2017 Hyundai ElantraPosted on May 11th, 2016
Redesigned midsize design gains in style, comfort and safety
By Nina Russin
The automaker that built its reputation as a value leader has come of age, as evidenced in the all-new Hyundai Elantra midsize sedan. While the sedan offers buyers a lot of content for the money, the newest Elantra is equally competitive on other fronts: its distinctive exterior, extensive roster of available safety features and vastly improved fit and finish throughout the interior.
Competing in the largest passenger car segment, the Elantra covers a lot of ground with the base SE priced from $17,150 and upscale Limited priced from $22,350 that includes features such as leather upholstery, Bluetooth, satellite radio, keyless start, blind spot monitoring and a rearview camera as standard equipment.
Options on the test car include a tech package that adds navigation, Android Auto and Apple CarPlay, premium audio system with digital file decompression and heated seats, as well as a premium package adding HID headlamps, pedestrian detection with automatic braking, adaptive cruise control, lane keeping assist and driver’s seat memory. Final MSRP including destination is $27,710.
Test drive in Arizona
Over the past week I drove the Elantra around Phoenix, Arizona’s east valley as well as through the foothills of the San Tan Mountains southeast of town. The test drive gave included rush-hour traffic, some altitude and stop-and-go driving on surface streets.
The Limited model is available with one powertrain only: a two-liter gasoline direct injection engine rated at 147-horsepower and six-speed automatic transmission. Buyers who choose the less expensive SE can opt for a manual gearbox and should.
While the engine has plenty of horsepower for normal driving it is short on torque: most obvious during hard acceleration. Since the automatic transmission’s shift points were calibrated to favor fuel economy, it’s hard for the driver to take advantage of peak torque: 132 pound-feet. I found myself having to dig deep into the throttle while accelerating onto the highway and when trying to pass slower vehicles at speed.
Fuel economy during the test drive was better than advertised. I averaged about 35 miles-per-gallon: three miles-per-gallon better than the EPA estimate.
The electric power steering system works well although there is a slight hesitation in on-center response. A 34.78-foot turning circle makes it easy to maneuver into tight parking spots. Seventeen-inch alloy wheels give the Elantra a fat footprint for better response at high speeds.
The suspension consists of MacPherson struts with twin-tube shocks up front and a torsion beam rear axle. I found the ride from the driver’s seat to be quite comfortable, with the suspension providing a good buffer between myself and the pavement on uneven surfaces. Four-wheel disc brakes stop the sedan in firm, linear fashion.
Engineers did a good job of minimizing noise intrusion to the interior, enabling occupants in both rows to converse or enjoy the premium audio system.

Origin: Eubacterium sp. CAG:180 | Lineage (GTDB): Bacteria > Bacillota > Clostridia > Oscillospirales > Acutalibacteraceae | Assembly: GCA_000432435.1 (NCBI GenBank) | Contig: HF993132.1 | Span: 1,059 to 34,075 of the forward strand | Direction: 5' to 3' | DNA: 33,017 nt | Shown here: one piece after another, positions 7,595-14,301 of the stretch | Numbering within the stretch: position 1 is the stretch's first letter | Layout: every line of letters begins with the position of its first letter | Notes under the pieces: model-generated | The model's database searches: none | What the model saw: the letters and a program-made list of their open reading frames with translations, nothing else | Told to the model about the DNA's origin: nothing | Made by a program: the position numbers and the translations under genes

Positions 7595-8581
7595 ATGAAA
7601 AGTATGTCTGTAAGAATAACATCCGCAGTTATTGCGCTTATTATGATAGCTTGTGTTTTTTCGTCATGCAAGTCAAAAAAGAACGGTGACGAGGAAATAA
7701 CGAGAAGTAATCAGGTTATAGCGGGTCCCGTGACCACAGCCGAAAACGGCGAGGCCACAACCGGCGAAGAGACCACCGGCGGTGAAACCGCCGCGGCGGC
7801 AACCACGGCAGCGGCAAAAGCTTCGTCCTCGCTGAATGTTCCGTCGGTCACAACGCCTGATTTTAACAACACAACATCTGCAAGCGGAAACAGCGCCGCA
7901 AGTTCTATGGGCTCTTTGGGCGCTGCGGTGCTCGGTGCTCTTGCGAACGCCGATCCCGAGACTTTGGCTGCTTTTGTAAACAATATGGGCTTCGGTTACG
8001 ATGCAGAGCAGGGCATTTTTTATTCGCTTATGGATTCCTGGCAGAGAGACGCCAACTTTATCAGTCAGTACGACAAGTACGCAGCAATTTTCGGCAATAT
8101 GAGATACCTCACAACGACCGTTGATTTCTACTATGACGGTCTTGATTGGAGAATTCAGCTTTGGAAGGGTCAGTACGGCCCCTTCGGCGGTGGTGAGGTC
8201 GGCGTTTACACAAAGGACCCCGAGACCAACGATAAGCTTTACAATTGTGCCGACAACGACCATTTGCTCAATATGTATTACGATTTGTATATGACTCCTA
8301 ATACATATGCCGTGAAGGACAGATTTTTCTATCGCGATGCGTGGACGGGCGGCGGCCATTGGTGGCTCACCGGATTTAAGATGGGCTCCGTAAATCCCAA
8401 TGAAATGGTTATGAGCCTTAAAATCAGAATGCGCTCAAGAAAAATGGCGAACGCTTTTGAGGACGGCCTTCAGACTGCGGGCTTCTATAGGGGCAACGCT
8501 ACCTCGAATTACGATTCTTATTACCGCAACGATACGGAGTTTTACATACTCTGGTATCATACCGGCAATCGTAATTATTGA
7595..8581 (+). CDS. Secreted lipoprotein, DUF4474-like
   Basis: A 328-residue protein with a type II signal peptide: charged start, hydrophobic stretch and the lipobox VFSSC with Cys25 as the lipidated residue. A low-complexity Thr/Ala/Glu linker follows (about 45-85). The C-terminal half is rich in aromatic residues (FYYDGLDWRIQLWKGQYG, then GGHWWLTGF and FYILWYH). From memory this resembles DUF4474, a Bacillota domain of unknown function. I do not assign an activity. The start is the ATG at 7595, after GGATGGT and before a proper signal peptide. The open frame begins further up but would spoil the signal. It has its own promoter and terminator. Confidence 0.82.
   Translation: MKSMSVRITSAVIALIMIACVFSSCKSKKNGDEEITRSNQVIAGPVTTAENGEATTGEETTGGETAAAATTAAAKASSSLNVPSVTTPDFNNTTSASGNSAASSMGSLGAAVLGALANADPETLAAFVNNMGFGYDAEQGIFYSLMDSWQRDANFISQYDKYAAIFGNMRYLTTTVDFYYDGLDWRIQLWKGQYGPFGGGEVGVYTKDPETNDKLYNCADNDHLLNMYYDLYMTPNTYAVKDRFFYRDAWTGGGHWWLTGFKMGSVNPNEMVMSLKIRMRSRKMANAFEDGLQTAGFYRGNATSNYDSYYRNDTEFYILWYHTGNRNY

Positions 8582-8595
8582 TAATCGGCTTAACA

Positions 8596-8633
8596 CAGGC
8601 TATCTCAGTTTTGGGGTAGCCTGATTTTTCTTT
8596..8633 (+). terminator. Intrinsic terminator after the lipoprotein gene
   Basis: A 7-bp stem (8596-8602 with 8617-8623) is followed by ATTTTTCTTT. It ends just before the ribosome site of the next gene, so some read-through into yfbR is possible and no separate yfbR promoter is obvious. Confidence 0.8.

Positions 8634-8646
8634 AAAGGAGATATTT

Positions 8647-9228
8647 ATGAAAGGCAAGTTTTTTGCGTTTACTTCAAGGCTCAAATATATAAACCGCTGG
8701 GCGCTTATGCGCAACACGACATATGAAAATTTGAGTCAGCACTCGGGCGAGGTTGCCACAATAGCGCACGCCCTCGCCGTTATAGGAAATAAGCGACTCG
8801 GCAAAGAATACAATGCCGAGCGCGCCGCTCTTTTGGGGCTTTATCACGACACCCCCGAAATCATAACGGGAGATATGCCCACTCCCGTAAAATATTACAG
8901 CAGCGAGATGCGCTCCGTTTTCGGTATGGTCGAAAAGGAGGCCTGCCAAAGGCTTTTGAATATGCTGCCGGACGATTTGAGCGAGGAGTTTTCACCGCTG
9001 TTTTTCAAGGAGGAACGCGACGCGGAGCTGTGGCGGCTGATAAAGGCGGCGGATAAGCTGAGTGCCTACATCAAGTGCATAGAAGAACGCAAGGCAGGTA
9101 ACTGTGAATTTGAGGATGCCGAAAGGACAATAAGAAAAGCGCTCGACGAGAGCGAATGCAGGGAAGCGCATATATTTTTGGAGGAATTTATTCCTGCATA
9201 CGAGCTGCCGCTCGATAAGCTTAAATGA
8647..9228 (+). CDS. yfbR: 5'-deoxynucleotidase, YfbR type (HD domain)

The Elantra interior is the car’s most noticeable improvement. Hyundai has listened to its customers and fixed the issues that plagued earlier versions of this and other models: among them the hard-to-read gauge cluster and center stack screen. The gauge cluster on the 2017 model is beautifully designed, incorporating a thin-film-transistor information screen that enables the driver to track real-time fuel economy, driving range and more.
Designers gave the center stack screen a deep recess, so it is no longer washed out by bright sunlight in mid-day. A split screen enables the driver to monitor navigation maps and audio channels at the same time.
Keyless entry and start saves the driver from fumbling for the key fob, adding a measure of safety after dark. This is the time of year when mid-day temperatures in Phoenix approach triple digits and I become acutely aware of chrome touch points in the interior. In this case, the chrome ring around the shift lever made the lever difficult to grab, especially when shifting into reverse.
The power driver’s seat is easy to adjust, with ample lower lumbar support for drives several hours in duration. Dual-zone climate controls help front-row occupants stay comfortable in temperature extremes.
At night, the high-intensity discharge headlamps with dynamic bending light illuminate dark intersections better than traditional headlamps, allowing the driver to see pedestrians that might be waiting to cross. Pedestrian detection with automatic stop is a wonderful technology, and it’s good to see it expand beyond the luxury segment.
The Elantra’s spacious trunk has plenty of room for luggage, golf bags and moderate-size camping equipment. Cyclists will be better served with one of the OEMs crossovers that has a taller, more versatile cargo area.
The test car comes with front, side, side curtain and driver’s knee airbags, antilock brakes, traction control, stability control, blind spot monitoring, rearview camera, hill start assist and tire pressure monitoring. Hyundai’s ten year/100,000-mile warranty includes five years of roadside assistance with unlimited mileage.
Hyundai manufactures the Elantra at its Montgomery, Alabama assembly plant.
Like: A stylish, well-crafted mid-size sedan with a high level of standard safety features and exceptional fuel economy.
Dislike: Two-liter engine lacks low-end power. Chrome ring on shift lever can get dangerously hot, making it difficult to shift the car into reverse.
Model: Elantra Limited
Base price: $22,350
As tested: $27,710
Horsepower: 147 Hp @ 6200 rpm
Torque: 132 lbs.-ft. @ 4500 rpm
Antilock brakes: Standard
Side curtain airbags: Standard
First aid kit: N/A
Bicycle friendly: No
Fuel economy: 28/37 mpg city/highway